The asters - distinguished, often handsome, members of the Composite Family - seldom bloom before August. They are essentially a fall flower, mingling their bright purple or blue or white rays tastefully with the golden-rods and sunflowers. They grow with us everywhere, and being, with few exceptions, perennials, reappear year after year in their own chosen haunts. The disks are yellow, sometimes turning to brown or purple. Asters grow upon the stems and branches variously, sometimes in close bunches, or in corymbs or loose panicles. Many species are subject to great variations, and they run into one another. They vary in size from small buttons to a silver half-dollar. The name means a star.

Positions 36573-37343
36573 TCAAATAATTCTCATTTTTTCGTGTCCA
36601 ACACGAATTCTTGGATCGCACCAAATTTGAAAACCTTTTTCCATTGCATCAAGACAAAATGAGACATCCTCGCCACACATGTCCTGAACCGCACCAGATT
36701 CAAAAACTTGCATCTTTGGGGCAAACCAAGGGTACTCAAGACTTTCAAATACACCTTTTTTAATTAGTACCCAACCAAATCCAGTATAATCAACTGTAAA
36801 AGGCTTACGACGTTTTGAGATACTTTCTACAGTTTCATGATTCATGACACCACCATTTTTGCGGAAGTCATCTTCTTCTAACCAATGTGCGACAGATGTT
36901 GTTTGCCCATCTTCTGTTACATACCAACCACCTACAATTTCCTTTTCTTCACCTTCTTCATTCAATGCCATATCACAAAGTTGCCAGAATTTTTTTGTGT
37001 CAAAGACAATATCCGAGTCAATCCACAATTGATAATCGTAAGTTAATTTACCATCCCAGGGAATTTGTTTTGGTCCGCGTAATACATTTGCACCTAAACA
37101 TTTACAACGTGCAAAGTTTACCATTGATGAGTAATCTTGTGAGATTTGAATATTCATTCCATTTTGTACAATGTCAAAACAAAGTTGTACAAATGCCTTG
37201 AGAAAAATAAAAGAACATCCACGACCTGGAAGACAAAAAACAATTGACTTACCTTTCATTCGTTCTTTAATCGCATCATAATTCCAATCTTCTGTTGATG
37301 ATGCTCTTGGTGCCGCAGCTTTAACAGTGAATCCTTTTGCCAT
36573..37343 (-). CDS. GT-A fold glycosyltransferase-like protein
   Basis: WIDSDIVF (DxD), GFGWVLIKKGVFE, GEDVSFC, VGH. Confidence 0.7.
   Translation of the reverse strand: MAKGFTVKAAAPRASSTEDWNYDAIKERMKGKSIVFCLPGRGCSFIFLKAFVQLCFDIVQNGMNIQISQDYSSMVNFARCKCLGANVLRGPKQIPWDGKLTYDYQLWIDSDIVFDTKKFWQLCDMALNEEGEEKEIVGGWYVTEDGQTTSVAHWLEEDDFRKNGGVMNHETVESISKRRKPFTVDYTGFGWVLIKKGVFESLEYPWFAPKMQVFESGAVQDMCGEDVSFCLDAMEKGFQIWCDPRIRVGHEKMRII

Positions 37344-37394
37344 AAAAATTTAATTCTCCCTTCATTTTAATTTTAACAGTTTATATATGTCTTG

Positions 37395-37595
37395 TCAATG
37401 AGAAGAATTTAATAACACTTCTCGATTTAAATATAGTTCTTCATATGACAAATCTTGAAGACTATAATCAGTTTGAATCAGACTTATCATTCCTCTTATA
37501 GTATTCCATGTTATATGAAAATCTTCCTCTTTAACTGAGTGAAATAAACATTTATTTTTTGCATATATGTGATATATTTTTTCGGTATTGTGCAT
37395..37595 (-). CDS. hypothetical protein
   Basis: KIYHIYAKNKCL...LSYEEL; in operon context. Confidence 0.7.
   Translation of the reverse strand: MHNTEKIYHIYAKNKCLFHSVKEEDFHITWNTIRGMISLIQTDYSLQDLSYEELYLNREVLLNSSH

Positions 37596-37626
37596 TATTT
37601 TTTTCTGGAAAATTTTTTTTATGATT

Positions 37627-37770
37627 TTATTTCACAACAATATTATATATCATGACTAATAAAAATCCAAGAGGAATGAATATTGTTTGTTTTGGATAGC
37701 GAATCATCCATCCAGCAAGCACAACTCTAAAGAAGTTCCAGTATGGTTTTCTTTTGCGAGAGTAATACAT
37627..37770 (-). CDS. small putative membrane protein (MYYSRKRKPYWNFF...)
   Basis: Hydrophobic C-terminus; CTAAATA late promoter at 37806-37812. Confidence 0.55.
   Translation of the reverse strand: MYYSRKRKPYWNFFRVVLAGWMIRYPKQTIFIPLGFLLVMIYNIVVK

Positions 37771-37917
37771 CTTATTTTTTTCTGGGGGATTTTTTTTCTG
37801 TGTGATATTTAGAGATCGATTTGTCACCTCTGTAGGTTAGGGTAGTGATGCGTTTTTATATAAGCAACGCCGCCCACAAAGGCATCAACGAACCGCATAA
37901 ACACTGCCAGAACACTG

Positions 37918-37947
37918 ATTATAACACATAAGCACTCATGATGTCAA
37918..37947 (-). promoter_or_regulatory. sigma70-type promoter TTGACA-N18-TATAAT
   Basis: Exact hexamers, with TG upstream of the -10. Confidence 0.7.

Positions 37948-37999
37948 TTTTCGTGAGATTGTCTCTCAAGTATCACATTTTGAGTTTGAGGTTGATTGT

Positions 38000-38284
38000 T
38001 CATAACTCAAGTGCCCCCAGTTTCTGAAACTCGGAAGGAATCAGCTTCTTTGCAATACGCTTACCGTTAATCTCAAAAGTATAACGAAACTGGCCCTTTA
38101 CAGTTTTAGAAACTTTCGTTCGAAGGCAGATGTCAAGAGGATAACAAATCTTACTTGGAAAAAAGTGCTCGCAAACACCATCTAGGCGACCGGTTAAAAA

Family, Composite. Color, white, or sometimes with a bluish tinge. There are many white asters, and some of those of a blue or purple color vary to white. By attention to stem, leaves, and locality, most of them can be classified. This species has a stout stem, 2 or 3 feet high. Leaves, rough, serrate, the lower with long petioles, heart-shaped, very long and broad. Upper sessile or with short petioles. Heads of flowers in large, firm corymbs.
Open woods and thickets.